A fair bit has changed since I last wrote anything here. Perhaps most importantly, I now live in Canberra (at least temporarily).
Canberra isn’t as bad as I thought (or had been told) it would be, but I think I’ll be glad to get back to Melbourne.
For now, here are some thoughts on how Canberra compares to my other Australian home cities, Adelaide and Melbourne (Den Haag will have to sit this one out):
1. Urban planning
Canberra is beautifully planned, which is good, except that it’s beautifully planned in such a way that it’s almost impossible to get anywhere without getting lost and going around in circles (Burley-Griffin apparently had a thing for circles).
Melbourne and Adelaide were also planned, but with sensible straight lines instead of never-ending circles. And Adelaide had the advantage of planning that went beyond the city centre, with good north-south and east-west roads (unlike Melbourne, where driving to the other side of the city is a half-day expedition).
As such, I think I can safely say that Light (Adelaide) > Hoddle (Melbourne) > Burley-Griffin (Canberra).
2. Small talk opening gambit
The standard small talk opening gambit pretty much everywhere is ‘What do you do?’ – but if you pay attention, you’ll notice there are common regional variations.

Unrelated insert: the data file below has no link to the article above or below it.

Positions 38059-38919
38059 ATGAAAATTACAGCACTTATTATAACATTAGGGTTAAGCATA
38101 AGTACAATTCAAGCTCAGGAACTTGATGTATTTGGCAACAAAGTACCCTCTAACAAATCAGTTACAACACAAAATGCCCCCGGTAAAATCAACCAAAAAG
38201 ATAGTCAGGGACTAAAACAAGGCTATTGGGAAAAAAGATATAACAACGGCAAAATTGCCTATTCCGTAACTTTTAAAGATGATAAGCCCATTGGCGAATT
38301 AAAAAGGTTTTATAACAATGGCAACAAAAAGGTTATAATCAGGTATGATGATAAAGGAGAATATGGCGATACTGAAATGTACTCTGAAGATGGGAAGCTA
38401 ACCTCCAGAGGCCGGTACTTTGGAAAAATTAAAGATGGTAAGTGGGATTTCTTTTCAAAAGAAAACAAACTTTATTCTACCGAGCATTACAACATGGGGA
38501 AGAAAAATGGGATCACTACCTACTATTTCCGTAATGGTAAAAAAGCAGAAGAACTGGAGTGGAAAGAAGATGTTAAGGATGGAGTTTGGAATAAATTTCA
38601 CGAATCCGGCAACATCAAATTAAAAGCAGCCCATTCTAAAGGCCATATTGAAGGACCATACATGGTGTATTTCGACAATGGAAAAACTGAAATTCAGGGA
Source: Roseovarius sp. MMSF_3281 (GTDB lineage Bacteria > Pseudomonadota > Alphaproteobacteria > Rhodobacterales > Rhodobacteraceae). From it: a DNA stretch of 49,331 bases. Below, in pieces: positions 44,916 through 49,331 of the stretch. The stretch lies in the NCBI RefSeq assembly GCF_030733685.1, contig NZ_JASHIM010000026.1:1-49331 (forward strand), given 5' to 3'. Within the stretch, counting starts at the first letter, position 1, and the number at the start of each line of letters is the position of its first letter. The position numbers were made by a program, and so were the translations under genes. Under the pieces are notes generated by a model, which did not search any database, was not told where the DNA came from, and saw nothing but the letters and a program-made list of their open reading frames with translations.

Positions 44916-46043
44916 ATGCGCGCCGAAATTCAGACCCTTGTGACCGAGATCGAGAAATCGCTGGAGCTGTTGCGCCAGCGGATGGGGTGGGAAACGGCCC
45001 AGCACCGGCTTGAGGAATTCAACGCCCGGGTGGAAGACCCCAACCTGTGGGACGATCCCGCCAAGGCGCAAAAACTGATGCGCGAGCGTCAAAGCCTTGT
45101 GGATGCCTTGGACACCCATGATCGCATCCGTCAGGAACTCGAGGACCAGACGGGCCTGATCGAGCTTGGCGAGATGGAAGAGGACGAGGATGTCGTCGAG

Adelaide being as small as it is, the main thing people seem to want to know about someone they’ve never met is who they know in common. While there are many ways to figure this out, probably the most common starting point is ‘What school did you go to?’
In Melbourne, the easiest way to pigeonhole someone is vis the northside/southside divide. The lack of decent north-south connecting roads (see above) contributes in part to a clear north/south division in Melbourne (with Richmond in a bit of a grey area). Will recently explained the distinction as follows:
If you see a guy with a hipster moustache and a tea cosy on his head, you’re on the northside. If you see a guy holding a protein shake and wearing a wifebeater, you’re on the southside.
As such, the question everyone wants answered in Melbourne is ‘Where do you live?’
In Canberra, it seems as though less than 10% of the people who live here are actually from here. Pretty much everyone is imported. So the most common question I’ve come across in Canberra is ‘Where are you from?’
Over the course of many years living in Adelaide, I think I managed to build up a tolerance to Adelaide pollen. I’d always had terrible hayfever in Melbourne as a kid, and that came back with a vengeance when I moved back to Melbourne.
I’d like to think that if I was in Melbourne this spring, I’d have built up at least a small tolerance to Melbourne pollen. I spent basically all winter telling myself that running would help.
Sadly, though, being in Canberra this spring, I’ve been unable to test my theory. And Canberra has decided to give me the same pollen-induced grief that Melbourne gave me last year. I think it’s because half of this town is still just paddock (with random suburbs and national monuments scattered in between).